Emma Watson, Benedict Cumberbatch even Obama – they all have one. Feminist t-shirts became a real “thing” during summer of last year. An amazing campaign challenging the usual feminist stereotypes of over- sensitive, angry women with unshaved legs and instead showing that feminists are truly just anyone who believes in the equal rights of all humans! It seemed every politician wanted a photo opportunity posing with their T-shirt but what I noticed a real lack of was seeing people wearing them in everyday life and why was that? Why is feminism still a dirty word?
But when I thought about it – I didn’t have a T-shirt either. But it’s only a t-shirt and it certainly isn’t some weird kind of feminist entry criteria! However, I also realised that I was quite often embarrassed to openly speak about my opinion and support for feminism in certain social groups. This is not a good thing and it is certainly not something I am proud of! I have benefited massively from feminist run groups such as Rape Crisis in the past and would struggle to describe in words how invaluable their input into society is, I donate to woman’s rights causes, I march for reclaim the night, I sign petitions and I like to think I help as much as I can. But sometimes in a social group when something inaccurate or inappropriate is said – I am guilty of not speaking up and afterwards I feel angry at myself for it.
I live and study at an agricultural college and a large amount of my social life is spent with student farmers and others studying similar courses. Many of these young people come from small countryside towns and most of them are not particularly open minded. A lot of inappropriate remarks are made and I frequently cringe inwardly for them but more often than not – I don’t say anything. There was once a conversation round my college flats kitchen table that touched on feminism and it became glaringly obvious how uneducated people still are and how some people find admitting to being a feminist akin to admitting to being something awful like a white supremacist. The consensus seemed to be that feminists are woman who think they deserve better than men and that think its ok for women to assault men but not the opposite – one boy joked about hitting women while shouting feminism. I listened to all of this and in my head I wanted to say something. To tell them all they had the complete wrong end of the stick. To tell that isn’t feminism but just another brand of ignorance. But my words stuck in my throat and I walked away. To this day, I wish I had said something.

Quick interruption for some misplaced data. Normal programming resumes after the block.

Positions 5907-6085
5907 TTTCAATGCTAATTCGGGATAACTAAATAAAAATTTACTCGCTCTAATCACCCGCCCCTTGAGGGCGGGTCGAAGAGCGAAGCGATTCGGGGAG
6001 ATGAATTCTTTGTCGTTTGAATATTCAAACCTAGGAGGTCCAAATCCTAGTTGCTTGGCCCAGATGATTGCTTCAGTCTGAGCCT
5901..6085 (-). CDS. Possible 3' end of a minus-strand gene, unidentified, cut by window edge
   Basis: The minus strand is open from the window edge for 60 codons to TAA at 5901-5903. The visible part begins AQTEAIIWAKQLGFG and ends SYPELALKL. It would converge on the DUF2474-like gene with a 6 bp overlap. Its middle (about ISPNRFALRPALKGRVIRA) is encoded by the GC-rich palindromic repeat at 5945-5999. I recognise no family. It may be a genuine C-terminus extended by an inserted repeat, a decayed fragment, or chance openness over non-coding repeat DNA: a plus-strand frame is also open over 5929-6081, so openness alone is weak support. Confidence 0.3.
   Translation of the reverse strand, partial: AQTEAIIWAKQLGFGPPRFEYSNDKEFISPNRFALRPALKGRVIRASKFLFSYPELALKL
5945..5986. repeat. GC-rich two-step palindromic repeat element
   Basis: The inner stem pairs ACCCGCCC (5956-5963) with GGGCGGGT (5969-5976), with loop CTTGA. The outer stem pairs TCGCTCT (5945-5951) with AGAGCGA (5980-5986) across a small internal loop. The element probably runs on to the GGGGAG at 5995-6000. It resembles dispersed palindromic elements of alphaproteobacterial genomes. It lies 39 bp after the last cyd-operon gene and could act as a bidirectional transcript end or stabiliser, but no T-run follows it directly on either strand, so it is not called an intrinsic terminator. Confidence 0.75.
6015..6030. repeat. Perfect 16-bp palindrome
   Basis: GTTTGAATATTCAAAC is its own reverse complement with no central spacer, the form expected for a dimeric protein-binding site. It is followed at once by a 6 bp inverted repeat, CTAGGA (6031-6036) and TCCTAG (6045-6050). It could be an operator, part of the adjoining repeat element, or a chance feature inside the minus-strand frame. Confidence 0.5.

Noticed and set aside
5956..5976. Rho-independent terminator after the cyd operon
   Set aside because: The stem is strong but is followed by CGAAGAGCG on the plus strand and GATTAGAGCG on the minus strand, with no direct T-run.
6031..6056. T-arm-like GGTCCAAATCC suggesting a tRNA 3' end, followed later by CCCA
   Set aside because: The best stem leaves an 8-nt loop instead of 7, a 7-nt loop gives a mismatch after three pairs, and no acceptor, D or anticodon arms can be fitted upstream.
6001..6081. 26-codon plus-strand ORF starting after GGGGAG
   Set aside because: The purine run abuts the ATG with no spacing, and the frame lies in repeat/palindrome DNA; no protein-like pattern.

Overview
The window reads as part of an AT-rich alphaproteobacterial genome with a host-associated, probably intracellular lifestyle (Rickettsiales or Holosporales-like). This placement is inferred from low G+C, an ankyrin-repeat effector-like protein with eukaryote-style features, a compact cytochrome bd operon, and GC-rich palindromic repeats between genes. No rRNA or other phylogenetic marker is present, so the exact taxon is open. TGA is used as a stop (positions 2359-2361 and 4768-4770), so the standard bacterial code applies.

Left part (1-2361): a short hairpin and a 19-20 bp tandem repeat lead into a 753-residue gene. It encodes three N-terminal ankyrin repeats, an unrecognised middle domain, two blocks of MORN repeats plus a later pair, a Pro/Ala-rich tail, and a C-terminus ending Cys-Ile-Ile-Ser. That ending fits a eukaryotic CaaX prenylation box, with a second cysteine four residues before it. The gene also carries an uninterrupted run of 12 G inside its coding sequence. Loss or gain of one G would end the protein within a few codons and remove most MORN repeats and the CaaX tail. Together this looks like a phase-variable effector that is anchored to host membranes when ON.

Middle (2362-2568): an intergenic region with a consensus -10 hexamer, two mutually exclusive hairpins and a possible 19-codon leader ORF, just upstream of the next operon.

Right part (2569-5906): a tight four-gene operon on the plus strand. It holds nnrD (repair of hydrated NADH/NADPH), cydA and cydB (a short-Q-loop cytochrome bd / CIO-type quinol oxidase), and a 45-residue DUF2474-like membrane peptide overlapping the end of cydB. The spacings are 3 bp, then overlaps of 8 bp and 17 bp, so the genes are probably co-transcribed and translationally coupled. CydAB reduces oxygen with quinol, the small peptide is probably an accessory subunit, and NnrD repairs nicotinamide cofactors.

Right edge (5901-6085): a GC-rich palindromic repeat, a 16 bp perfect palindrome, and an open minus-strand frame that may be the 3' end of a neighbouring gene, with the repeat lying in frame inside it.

It’s not the only situation of that kind I’ve been in – many a time I’ve heard young women saying that they’re not a feminist because they want everyone to be equal. I should have said that this is the exact principle feminism is built on. I’ve heard people say we don’t need feminism because woman have rights now – I wish I had asked them about the wage gap, the glass ceiling. I really should have told them that although in the UK we have made massive progress in recent years – women in many countries have not been so lucky and we still need to fight for these women to have their human rights. We owe them at least that. But I didn’t. And I am ashamed for that.
All of this has made me realise that I am in such a fortunate position to live in a country where progress continues to be made but I also realised that this luck has to come with responsibility – to use my voice and free speech to educate the people I can and to make whatever difference I can regardless of others reaction. I should not be ashamed to admit to believing in the rights of myself and others and I should not be ashamed to wear a bloody T-shirt. So, I am going to buy one and I will wear it with pride. I hope you will too.